hardware

Why you need to care about USB mapping

USB is far more complicated than I expected it to be.

This was the most infuriating part of Hackintoshing for me. There are so many outdated, confusing, incomplete and downright wrong articles and forums posts, it beggars belief. Even for Intel-based Hacks, let alone AMD ones. Main issue is mix-up of historical context one needs to be aware of, with bewildering amount of inside-the-racket jargon that’s hard to grasp.

After spending multiple days on this alone I can say that none of the available guides is entirely correct nor clear what you should do and more importantly why you should do what they tell you to do.


When you choose some Mac model to emulate – say iMacPro1,1 – macOS will load USB hardware map for that particular machine. Apple knows exactly what their models use as hardware configuration so they don’t really need to scan for available ports or other hardware (like Windows or Linux must do). Everything is known before-hand. One thing they know is that none of their machines have more than dozen ports per USB controller thus in 10.11 (El Capitan) they introduced hard limit of 15 ports per controller.

On the other hand, general PC hardware is infinitely varying. Most motherboards feature large number of internal and external ports. It’s not uncommon to see 6-8 or even more USB ports on the back panel I/O. Additional ports which are present on chassis are connected to internal points on the motherboard. Each USB 3.0 port is also backwards compatible with USB 2.0 hence each physical port is counted as 2 logical ports. Then you have USB-C ports which are USB 3.0/2.0 compatible but are reversible so they need to be treated a bit special.

In general, depending on the chipset and motherboard features, that 15-port limit can be easily blown.

Saving point here is that there are usually multiple USB controllers in PC hardware; how many, it depends on the chipset and manufacturer choices. External USB hubs and other devices do not count here, since whatever you attach shares that one port where it’s attached.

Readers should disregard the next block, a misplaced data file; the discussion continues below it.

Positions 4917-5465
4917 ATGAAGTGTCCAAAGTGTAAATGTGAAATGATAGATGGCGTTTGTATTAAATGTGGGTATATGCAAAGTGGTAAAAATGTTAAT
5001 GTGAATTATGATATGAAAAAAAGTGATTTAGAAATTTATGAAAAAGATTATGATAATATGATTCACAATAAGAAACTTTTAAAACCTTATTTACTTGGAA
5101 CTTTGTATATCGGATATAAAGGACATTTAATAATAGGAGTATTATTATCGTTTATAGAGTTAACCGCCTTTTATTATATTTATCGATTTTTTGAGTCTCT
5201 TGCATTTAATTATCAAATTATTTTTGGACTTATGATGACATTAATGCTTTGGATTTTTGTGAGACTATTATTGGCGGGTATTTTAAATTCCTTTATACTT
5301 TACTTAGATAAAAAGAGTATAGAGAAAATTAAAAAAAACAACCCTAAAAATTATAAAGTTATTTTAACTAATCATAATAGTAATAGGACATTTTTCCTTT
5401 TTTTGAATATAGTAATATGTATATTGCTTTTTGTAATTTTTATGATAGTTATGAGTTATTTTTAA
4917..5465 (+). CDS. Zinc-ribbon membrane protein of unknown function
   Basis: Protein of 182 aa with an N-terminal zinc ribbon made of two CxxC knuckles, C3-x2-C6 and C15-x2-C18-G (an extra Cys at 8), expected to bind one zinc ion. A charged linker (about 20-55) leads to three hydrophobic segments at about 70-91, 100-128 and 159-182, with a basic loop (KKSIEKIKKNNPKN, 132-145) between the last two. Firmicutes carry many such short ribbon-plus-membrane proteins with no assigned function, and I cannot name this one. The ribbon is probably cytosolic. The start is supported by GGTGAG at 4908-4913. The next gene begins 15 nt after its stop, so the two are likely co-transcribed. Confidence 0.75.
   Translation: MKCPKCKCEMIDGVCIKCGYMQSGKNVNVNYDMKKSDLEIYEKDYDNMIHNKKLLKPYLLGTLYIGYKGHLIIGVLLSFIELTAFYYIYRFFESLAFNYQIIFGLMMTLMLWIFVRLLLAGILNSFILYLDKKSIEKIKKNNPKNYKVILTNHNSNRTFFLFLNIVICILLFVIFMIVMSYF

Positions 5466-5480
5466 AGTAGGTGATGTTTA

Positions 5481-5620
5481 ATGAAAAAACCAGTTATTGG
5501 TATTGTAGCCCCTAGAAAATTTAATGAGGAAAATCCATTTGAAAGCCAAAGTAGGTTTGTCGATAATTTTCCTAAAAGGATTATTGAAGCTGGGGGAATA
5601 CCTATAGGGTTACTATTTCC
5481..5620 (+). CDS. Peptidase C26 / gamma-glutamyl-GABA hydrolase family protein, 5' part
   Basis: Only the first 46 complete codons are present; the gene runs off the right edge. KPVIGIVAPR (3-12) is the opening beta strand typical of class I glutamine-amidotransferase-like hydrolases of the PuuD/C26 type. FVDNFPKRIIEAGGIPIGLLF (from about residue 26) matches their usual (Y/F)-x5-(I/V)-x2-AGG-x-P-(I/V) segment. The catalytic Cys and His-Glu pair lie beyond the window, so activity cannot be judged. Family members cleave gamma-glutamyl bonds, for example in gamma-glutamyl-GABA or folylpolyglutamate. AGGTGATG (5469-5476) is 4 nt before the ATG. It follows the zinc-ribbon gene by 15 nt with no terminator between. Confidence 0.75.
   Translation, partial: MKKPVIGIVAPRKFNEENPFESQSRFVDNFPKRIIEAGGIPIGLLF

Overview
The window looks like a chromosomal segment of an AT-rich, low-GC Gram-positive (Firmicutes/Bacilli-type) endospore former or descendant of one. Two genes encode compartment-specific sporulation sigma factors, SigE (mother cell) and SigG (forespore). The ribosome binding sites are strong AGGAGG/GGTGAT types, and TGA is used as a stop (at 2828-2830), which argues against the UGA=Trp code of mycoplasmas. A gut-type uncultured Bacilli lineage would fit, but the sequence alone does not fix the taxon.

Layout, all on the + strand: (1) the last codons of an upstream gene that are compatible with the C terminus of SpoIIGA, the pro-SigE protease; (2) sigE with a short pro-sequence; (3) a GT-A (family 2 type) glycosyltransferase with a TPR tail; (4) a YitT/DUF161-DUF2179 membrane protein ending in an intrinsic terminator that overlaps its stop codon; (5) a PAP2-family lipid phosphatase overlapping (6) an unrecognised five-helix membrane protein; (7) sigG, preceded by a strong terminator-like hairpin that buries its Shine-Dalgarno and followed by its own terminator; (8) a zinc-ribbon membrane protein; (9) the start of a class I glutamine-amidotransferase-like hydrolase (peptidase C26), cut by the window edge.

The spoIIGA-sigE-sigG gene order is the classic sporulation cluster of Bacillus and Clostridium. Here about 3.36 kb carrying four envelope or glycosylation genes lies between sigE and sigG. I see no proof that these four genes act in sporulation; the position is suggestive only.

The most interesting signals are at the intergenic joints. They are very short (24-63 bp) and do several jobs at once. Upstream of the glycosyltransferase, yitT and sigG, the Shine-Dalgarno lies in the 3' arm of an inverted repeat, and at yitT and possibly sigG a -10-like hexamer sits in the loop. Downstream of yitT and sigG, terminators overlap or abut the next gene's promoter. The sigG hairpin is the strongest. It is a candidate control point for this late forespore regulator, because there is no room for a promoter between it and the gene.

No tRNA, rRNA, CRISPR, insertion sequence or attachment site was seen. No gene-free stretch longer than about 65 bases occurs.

What all this means in practice?

Most obvious consequence is that some of those ports you have will simply not work. macOS will ignore any port enumerated over 15th on particular controller. There is no specific logic which ones will that be but usually it first enumerates USB 2.0 and then 3.0 logical ports. It’s possible that some ports will be ignored even if they are below 15th, simply due to enforced port map of the emulated Mac; on my ASRock motherboard, ports 1 and 9 were removed on one of the 3 controllers.

As you’ll see, this map is not sequential and physical ports map to (more or less) random positions in the logical map.

Tools

You will need these two tools and you’ll run them on your Hackintosh.

Know your hardware

When MaciASL opens, it automatically loads DSDT for the current system. You can filter that list of devices in the bottom part of the left panel and here I’m filtering per “XHC”.1

So AMD’s X570 chipset on ASRock ITX/TB3 motherboard has 3 USB controllers. You can see two of them have 10 ports and one has 8 ports. Thus in theory, I should have no problem and all my ports should be working out of the box.

That’s only part of the story. DSDT can be augmented by manufacturer through a series of SSDTs. I assume this is done in layers because it allows them to have a base setup for particular chipset series and then customised for each particular model.

MaciASL can show you what SSDTs are active for the hardware. Here’s a screenshot when MaciASL is ran on MacBookPro13,3:

These additional tables can add, alter and/or hide devices you see in the DSDT.

Third layer of customisation is through OS device drivers. On macOS, this is done through .kexts. This third layer is primary source of confusion related to USB mapping for Hackintoshes. (More on that below.)

Thus to summarize:

Now, when you run macOS on Apple’s hardware, Apple is the author of both the ACPI tables and kexts. When you run on non-Apple hardware, then original manufacturer (in my case ASRock) has done the ACPI part while Apple of course does macOS part.

Your final XHCI configuration — known as USB map in Hackintosh circles — is combination of these 3 layers: DSDT / SSDT / kexts. To see that final result, use IORegistryExplorer which will display all devices it finds on your system. When filtered per “XHC”, this is what it showed for my build: